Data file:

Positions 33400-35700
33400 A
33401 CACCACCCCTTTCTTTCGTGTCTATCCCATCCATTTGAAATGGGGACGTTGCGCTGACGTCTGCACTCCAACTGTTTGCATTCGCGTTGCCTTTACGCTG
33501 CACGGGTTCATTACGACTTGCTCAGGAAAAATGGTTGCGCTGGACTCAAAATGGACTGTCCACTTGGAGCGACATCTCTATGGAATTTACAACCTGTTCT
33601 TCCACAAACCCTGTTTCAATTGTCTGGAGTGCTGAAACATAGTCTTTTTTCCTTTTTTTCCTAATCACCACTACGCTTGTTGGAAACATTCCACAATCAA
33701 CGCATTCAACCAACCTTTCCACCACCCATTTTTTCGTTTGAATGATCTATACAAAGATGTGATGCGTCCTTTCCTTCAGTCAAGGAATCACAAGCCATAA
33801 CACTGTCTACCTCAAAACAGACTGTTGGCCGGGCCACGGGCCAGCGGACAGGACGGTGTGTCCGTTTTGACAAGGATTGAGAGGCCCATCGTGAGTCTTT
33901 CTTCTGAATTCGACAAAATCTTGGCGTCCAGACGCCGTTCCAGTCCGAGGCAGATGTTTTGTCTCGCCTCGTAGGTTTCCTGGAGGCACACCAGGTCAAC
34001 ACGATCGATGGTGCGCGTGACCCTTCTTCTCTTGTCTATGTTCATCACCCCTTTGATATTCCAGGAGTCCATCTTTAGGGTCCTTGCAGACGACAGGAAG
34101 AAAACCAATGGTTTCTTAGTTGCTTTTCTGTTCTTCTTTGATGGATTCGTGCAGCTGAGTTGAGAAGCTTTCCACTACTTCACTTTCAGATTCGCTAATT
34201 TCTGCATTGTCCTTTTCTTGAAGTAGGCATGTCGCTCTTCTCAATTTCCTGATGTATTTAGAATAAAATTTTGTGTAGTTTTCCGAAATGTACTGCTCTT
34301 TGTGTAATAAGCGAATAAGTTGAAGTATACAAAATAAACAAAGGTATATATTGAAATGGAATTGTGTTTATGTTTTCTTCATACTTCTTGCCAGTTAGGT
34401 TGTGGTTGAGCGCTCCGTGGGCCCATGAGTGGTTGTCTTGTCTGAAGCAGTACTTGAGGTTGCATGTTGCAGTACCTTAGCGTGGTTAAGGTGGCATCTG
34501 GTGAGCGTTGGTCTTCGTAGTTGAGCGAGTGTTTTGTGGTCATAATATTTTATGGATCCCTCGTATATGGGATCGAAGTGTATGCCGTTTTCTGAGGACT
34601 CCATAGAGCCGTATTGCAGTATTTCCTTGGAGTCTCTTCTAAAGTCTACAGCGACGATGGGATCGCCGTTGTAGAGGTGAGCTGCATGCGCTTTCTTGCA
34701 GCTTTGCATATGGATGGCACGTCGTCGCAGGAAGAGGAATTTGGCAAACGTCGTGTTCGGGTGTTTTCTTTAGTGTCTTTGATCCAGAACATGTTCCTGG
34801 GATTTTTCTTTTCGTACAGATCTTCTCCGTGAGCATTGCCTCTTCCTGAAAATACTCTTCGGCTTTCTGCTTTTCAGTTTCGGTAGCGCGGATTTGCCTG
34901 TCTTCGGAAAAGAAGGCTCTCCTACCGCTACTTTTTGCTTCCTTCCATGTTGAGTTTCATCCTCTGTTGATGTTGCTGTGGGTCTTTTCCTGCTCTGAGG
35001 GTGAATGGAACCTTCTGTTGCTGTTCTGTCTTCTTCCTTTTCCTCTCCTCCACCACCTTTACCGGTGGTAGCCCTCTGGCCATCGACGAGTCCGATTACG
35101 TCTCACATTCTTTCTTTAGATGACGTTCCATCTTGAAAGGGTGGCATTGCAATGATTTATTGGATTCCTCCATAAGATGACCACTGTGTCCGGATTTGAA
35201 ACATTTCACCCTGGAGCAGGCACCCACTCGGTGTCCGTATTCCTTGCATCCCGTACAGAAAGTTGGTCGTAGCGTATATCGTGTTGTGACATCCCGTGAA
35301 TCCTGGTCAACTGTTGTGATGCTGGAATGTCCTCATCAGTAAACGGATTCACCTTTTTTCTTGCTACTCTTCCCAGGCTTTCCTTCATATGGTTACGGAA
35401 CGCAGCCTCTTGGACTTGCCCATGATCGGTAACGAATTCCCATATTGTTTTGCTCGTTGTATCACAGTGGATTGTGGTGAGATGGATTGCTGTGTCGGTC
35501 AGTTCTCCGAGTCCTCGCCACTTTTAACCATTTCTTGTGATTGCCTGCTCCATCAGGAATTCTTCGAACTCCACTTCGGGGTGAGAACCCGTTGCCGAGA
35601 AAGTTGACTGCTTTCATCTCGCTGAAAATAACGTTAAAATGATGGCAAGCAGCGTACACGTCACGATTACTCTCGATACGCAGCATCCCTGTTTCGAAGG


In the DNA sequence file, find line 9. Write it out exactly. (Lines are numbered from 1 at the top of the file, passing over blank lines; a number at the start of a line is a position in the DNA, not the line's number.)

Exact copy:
34001 ACGATCGATGGTGCGCGTGACCCTTCTTCTCTTGTCTATGTTCATCACCCCTTTGATATTCCAGGAGTCCATCTTTAGGGTCCTTGCAGACGACAGGAAG